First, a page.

One of the readers named K. Mills left a comment on Amazon that read: “James Herriot takes you on a journey into the bygone days of being a vet after the war. Written with sad emotion in some parts and witty stories and characters in others. If you love animals in particular, then this book is a perfect treat. Loved reading every page.”
Other books by James Herriot:
- Dog Stories (UK, 1981)
- If Only They Could Talk (UK, 1970)
- It Shouldn’t Happen to a Vet (UK, 1972)
- Let Sleeping Vets Lie (UK, 1973)
- Vet in Harness (UK, 1974)
How True Are the Stories About All Creatures Great and Small?
When James Herriot started writing All Creatures Great and Small, he wrote it in the third person. Even though most of his stories were true accounts, he wanted to present them as fiction.
After countless rejections, one of the readers at Collins Publishers advised him to change his style to the first person variation that we know him for today. She told him that She could tell the stories were actual events and would be better told in the 1st person rather than narrated.
With that being said, some of the stories were fiction or derived from one of the many classic books that Herriot had in his collection. Most of his characters were actual people in his life. Such as the popular Zigfried Firman, which was the name he gave to Doctor Donald Sinclair, his senior at the Skeldale veterinary practice.
Donald ran the practice with his younger brother Brian Sinclair. In the books, The Sinclairs had a cantankerous love-hate relationship which Brian believes was portrayed well on screen and the pages on All Creatures Great and Small. Donald felt that his portrayal by the academy award winner Anthony Hopkins was inaccurate and made him look impulsive and inconsistent.
His wife, Joan’s character, was Helen Anderson, who was not a farmer’s daughter but a secretary in Thirsk. Contrary to the book’s stories, Wight met Joan at a social gathering where he instantly fell for her and pursued her for a while, winning her from several eligible suitors. They married in 1941 and moved to Yorkshire, where they had two kids.
For dramatic or humorous purposes, Harriot would often use fictional stories. His factual accounts were just as effective, though, and his son Jim joined him for many of his visits in his later years.
According to Jim, back in the 60s, they used to do over 20 visits a day to farms all over the countryside. The house they lived at the Skeldale Veterinary practice doubled as a home and a vet’s office, so it’s easy to see from where he drew his inspiration.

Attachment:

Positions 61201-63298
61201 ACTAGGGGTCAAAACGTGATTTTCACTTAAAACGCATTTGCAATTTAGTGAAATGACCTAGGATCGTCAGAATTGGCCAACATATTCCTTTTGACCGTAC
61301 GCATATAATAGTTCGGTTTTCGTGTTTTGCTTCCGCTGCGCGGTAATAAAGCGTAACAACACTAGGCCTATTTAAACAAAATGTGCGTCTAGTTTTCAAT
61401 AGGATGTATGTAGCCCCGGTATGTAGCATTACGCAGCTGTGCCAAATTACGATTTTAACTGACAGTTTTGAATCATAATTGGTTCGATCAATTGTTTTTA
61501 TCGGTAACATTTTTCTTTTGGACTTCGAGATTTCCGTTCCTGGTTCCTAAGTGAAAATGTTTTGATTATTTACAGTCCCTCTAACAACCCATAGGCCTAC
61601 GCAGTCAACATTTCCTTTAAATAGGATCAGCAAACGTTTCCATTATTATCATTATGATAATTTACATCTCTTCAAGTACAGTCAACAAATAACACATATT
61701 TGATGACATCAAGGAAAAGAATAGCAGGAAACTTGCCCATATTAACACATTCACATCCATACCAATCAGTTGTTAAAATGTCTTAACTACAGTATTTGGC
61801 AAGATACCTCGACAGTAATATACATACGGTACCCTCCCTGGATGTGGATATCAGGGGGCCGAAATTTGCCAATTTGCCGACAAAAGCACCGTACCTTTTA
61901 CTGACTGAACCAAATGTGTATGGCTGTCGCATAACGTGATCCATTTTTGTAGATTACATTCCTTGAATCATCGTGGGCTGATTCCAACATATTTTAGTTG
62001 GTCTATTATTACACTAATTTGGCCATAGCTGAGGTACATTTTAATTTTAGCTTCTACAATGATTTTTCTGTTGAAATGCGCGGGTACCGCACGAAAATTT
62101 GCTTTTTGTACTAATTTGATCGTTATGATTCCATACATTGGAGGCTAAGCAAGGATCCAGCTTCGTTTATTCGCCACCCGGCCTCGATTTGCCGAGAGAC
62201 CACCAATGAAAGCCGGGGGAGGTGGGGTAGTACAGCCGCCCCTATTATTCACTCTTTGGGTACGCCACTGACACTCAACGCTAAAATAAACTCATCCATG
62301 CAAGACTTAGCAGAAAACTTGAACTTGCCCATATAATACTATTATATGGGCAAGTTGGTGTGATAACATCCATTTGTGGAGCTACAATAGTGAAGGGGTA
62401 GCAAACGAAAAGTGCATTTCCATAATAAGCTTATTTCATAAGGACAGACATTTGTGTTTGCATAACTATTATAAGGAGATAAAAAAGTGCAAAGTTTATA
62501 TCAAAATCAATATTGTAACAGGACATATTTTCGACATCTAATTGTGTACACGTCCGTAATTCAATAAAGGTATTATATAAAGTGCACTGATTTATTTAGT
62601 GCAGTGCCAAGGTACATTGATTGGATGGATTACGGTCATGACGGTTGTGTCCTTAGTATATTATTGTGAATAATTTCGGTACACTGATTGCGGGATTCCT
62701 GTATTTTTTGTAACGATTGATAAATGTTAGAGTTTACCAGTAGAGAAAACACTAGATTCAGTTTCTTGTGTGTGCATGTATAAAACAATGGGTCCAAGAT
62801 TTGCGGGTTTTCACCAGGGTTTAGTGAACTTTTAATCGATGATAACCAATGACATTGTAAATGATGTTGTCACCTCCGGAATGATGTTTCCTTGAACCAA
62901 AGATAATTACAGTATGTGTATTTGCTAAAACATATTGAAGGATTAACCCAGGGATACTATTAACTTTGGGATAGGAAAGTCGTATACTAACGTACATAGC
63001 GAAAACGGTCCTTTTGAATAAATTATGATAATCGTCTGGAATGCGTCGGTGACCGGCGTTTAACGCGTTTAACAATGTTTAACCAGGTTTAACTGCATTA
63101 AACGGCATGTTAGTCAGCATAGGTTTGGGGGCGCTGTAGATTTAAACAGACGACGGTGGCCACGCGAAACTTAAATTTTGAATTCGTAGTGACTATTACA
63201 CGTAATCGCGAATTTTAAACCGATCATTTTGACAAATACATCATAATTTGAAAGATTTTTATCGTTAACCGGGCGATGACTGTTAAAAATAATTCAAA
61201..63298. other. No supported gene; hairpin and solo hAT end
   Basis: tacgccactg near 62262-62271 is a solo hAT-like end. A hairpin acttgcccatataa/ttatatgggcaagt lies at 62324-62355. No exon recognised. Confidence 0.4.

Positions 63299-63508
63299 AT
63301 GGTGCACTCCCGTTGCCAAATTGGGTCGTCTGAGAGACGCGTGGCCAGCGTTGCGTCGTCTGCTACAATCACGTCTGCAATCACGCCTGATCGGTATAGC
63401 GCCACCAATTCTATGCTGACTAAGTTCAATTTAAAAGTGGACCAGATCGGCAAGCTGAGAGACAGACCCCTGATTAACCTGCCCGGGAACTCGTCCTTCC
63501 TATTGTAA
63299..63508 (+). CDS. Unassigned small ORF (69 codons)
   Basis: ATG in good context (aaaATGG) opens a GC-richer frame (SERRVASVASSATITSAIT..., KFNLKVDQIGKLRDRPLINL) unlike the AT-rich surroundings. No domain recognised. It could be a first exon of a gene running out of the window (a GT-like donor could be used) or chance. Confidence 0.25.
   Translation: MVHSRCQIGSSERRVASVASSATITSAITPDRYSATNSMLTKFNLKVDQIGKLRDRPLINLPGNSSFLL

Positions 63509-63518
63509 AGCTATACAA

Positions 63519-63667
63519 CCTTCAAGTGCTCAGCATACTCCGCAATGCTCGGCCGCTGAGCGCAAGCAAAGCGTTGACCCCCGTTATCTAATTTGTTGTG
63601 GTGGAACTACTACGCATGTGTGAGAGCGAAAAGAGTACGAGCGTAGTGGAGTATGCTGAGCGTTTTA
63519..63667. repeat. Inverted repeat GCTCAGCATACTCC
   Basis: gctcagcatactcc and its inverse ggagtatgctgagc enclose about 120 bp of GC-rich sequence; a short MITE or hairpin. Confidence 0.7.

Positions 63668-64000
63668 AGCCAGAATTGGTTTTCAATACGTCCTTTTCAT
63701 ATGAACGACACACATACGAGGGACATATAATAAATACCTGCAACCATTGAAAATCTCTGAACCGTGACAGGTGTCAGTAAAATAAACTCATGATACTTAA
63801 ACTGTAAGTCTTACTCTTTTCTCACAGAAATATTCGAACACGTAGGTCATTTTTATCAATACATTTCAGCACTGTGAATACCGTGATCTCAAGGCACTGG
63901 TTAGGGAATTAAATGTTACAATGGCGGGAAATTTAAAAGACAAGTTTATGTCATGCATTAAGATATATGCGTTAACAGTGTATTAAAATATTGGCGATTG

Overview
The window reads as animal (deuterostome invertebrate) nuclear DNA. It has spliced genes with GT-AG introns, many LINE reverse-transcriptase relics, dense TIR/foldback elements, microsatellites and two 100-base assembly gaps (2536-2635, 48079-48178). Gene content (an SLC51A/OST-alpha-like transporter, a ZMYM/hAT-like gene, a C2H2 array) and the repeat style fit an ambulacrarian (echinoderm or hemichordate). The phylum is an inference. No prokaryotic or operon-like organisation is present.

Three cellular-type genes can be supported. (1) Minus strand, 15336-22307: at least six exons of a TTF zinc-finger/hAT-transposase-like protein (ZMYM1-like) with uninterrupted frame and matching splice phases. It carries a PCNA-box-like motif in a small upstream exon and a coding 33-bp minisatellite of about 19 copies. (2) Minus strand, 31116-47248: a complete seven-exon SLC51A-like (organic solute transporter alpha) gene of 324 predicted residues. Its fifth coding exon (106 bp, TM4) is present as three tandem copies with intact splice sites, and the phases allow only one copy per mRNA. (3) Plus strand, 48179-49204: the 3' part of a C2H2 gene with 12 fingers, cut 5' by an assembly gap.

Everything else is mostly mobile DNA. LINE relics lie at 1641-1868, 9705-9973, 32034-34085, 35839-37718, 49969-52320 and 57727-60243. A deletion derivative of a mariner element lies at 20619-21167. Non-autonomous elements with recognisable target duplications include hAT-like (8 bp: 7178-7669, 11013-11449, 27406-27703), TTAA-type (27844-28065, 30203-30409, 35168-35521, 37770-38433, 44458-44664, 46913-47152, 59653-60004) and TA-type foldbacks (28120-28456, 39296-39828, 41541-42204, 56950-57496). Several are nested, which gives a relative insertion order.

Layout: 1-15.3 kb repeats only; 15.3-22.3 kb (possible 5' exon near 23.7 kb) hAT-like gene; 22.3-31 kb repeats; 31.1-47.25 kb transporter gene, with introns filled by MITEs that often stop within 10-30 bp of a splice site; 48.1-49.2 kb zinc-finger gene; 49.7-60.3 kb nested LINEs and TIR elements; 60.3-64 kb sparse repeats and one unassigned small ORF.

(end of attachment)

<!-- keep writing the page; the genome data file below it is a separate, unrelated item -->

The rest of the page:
As most of the book’s stories were classified as semi-autobiographical, it’s safe to say there was a fair balance of fact and fiction in All Creatures Great and Small.
The book’s latest on-screen adaptation aired in January 2021 under the original title name. New viewers will be introduced to the titular Country Veterinarian, his adorable family, and eccentric characters, both furry and bald.
A museum was erected at the old Skeldale veterinary office in honor of James Herriot and his work. Many of the instruments he used during his work can be found in his children’s old rooms. The first script for the movie adaptation of All Creatures Great and Small can also be found at the old house.
Our Favourite James Herriot Book of all Time
Out of all the best-selling masterpieces written by Herriot, we would recommend All things Wise and Wonderful, the third installment in this five-part animal book series. Why, you may ask? Well, this story is a little different from the others.
While most of his stories were based in the countryside, Herriot focused a little more on his time in training as a Royal Air Force Pilot.
The emotionally-driven humorous war-era story is a tale of overcoming disappointment, the importance of household, and the determination of a man who left his family behind to serve his country.
When Herriot joined the Airforce, he initially wanted to be a pilot, and he kept himself in peak physical condition for the demanding job.
Unfortunately, he did not make it into the Royal Air Force, but this brought him back to his true calling. Becoming a countryside vet was like a meeting with destiny for Herriot, as it opened him up to a whole new world of endless stories.
This is a truly inspirational story for families who have loved ones serving in any world conflict. It provides a sense of hope and restored faith in the concept of family and companionship.
Herriot’s stories were truly magical and transcended time. They can be enjoyed by people of all generations. There are a variety of lessons to be learned from the heart-warming stories, and future vets can learn a lot from the most famous British Vet.
With a 4.8 star rating on Amazon, it’s definitely worth the read and a perfect gift for your loved ones.